Anthony L Kohan Biography & Facts
Orange Is the New Black (sometimes abbreviated to OITNB) is an American comedy-drama streaming television series created by Jenji Kohan for Netflix. The series is based on Piper Kerman's memoir Orange Is the New Black: My Year in a Women's Prison (2010), about her experiences at FCI Danbury, a minimum-security federal prison. Produced by Tilted Productions in association with Lionsgate Television, Orange Is the New Black premiered on Netflix on July 11, 2013. In February 2016, the series was renewed for a fifth, sixth, and seventh season. Its seventh and final season was released on July 26, 2019.As of 2016, Orange Is the New Black was Netflix's most-watched as well as its longest-running original series. It was widely acclaimed throughout its run, and has received many accolades. For its first season, the series garnered 12 Primetime Emmy Award nominations, including Outstanding Comedy Series, Outstanding Writing for a Comedy Series, and Outstanding Directing for a Comedy Series, winning three. A new Emmy rule in 2015 forced the series to change categories from comedy to drama. For its second season, the series received four Emmy nominations, including Outstanding Drama Series, and Uzo Aduba won for Outstanding Supporting Actress in a Drama Series. Orange Is the New Black is the first series to score Emmy nominations in both comedy and drama categories. The series has also received six Golden Globe Award nominations, six Writers Guild of America Award nominations, a Producers Guild of America Award, an American Film Institute award, and a Peabody Award.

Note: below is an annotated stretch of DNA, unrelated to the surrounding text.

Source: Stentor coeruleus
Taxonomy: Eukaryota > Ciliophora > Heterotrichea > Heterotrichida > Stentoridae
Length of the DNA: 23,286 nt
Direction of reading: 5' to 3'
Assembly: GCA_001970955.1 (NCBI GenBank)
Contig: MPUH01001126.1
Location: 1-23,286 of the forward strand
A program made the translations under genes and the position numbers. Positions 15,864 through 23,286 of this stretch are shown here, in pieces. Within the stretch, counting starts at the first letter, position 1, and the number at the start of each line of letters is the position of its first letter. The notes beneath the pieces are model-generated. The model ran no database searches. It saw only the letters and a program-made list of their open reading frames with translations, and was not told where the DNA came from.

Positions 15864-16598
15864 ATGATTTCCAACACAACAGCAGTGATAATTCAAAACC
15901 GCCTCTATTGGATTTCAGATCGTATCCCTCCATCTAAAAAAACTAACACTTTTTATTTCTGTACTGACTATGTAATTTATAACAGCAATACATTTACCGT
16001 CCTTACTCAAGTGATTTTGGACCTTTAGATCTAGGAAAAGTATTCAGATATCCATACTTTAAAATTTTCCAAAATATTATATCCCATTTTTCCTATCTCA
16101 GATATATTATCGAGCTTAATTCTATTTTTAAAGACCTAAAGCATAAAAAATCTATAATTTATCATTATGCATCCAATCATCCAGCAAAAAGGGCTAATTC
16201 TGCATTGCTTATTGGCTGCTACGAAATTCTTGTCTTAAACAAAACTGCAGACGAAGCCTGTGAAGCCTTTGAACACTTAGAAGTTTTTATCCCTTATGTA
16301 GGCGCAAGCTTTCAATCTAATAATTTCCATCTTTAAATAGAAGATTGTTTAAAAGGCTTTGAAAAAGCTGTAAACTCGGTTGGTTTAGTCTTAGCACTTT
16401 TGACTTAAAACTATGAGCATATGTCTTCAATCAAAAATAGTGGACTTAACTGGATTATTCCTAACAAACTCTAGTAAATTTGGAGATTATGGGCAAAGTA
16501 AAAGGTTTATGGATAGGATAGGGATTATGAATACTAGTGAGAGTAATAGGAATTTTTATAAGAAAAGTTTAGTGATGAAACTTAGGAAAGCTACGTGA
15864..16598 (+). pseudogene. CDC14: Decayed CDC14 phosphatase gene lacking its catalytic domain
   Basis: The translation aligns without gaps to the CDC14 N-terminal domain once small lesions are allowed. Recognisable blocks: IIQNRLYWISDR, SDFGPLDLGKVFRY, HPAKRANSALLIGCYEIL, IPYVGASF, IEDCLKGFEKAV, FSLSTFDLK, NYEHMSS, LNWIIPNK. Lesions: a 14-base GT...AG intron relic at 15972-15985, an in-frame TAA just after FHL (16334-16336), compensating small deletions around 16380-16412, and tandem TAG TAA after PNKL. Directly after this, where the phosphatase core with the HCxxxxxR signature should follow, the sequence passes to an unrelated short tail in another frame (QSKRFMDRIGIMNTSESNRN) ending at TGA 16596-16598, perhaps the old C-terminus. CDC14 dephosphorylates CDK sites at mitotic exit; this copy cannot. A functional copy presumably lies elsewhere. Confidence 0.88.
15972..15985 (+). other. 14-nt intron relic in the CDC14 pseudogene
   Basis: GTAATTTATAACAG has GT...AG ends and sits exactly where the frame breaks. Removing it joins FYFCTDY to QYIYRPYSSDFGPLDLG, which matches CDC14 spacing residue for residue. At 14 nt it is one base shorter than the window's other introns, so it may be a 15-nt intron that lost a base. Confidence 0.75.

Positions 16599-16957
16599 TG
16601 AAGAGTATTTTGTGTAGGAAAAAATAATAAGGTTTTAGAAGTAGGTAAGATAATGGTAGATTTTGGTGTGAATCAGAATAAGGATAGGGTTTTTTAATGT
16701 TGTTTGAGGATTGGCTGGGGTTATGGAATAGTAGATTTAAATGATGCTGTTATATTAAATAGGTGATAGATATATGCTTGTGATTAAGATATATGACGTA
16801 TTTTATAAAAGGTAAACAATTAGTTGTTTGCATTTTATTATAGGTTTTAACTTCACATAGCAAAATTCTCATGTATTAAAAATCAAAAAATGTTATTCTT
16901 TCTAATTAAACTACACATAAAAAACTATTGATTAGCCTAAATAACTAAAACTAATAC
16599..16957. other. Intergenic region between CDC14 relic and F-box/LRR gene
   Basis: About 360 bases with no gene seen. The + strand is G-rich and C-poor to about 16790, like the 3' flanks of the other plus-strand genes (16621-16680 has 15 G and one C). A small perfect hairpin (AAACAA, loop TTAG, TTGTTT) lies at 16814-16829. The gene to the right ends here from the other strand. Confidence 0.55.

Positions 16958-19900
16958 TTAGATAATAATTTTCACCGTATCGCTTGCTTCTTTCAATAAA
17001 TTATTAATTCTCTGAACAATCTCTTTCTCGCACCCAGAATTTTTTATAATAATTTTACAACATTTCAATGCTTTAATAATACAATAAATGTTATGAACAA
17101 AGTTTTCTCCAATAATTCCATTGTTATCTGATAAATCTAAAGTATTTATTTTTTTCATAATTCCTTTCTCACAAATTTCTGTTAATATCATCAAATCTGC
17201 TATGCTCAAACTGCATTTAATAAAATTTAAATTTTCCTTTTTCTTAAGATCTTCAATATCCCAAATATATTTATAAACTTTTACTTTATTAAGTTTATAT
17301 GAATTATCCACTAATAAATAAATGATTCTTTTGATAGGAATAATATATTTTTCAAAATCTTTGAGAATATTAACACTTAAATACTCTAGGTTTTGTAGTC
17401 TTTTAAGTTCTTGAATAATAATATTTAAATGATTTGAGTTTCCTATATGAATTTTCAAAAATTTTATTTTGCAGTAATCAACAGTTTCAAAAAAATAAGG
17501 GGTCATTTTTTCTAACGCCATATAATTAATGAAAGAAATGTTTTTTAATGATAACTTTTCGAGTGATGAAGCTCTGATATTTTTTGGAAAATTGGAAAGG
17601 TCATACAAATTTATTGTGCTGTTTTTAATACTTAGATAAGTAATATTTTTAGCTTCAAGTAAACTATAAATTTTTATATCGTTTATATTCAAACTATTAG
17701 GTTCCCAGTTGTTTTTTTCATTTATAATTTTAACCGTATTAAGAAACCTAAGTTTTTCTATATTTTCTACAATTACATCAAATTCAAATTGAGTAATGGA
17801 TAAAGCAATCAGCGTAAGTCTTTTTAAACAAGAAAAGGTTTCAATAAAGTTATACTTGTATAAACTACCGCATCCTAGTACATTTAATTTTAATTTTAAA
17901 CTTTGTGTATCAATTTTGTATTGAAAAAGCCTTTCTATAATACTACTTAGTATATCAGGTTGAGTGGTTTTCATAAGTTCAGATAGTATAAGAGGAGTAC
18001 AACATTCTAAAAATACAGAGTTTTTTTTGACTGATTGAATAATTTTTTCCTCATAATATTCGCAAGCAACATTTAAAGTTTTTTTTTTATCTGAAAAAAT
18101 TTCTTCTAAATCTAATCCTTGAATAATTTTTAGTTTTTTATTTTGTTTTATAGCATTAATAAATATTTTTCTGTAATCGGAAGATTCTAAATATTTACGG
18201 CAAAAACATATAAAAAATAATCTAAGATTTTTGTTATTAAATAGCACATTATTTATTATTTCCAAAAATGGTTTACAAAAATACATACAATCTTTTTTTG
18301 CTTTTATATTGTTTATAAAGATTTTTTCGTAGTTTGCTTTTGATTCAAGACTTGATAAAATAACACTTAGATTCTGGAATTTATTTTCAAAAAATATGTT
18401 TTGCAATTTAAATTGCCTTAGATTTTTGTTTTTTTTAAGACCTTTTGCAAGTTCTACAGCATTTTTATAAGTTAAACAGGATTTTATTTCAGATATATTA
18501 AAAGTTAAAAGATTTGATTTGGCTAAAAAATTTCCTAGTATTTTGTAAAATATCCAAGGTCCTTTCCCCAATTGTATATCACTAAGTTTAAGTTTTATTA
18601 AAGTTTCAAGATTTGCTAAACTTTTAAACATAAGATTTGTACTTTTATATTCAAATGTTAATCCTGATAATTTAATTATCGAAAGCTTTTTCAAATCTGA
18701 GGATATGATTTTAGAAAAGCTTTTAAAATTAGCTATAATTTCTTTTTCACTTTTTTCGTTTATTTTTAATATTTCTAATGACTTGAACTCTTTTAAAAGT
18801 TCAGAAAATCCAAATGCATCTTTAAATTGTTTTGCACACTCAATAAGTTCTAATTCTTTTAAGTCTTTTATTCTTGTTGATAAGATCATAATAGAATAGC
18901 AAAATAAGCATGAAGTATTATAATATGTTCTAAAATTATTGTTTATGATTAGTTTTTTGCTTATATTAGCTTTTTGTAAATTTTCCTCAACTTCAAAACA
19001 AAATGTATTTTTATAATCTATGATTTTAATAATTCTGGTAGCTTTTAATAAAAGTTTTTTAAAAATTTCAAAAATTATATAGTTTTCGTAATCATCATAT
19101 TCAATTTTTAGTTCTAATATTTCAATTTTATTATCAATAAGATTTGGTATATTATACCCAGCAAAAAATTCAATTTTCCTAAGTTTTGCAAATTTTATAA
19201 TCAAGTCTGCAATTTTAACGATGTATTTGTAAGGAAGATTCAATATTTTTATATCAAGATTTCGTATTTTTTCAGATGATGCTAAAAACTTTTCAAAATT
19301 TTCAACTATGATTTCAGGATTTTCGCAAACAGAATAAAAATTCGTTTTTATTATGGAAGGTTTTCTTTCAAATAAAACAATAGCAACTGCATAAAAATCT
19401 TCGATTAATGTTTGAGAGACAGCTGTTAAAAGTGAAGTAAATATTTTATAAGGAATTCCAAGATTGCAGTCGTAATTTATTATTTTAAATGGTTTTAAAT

The series begins revolving around Piper Chapman (Taylor Schilling), a woman in her thirties living in New York City who is sentenced to 15 months in Litchfield Penitentiary, a minimum-security women's federal prison in upstate New York. Chapman was convicted of transporting a suitcase full of drug money for her girlfriend Alex Vause (Laura Prepon), an international drug smuggler. The offense had occurred 10 years before the start of the series and in that time Chapman had moved on to a quiet, law-abiding life among New York's upper middle class. Her sudden and unexpected indictment disrupts her relationships with her fiancé, family, and friends. In prison, Chapman is reunited with Vause (who named Chapman in her trial, resulting in Chapman's arrest), and they re-examine their relationship. Simultaneously, Chapman, along with the other inmates, attempt to grapple with prison's numerous, inherent struggles. Episodes often feature flashbacks of significant events from various inmates' and prison guards' pasts. These flashbacks typically depict how an inmate came to be in prison or develop a character's backstory. The prison is initially operated by the "Federal Department of Corrections" (a fictional version of the Federal Bureau of Prisons), and was in a later season acquired by the Management & Correction Corporation (MCC), a private prison company.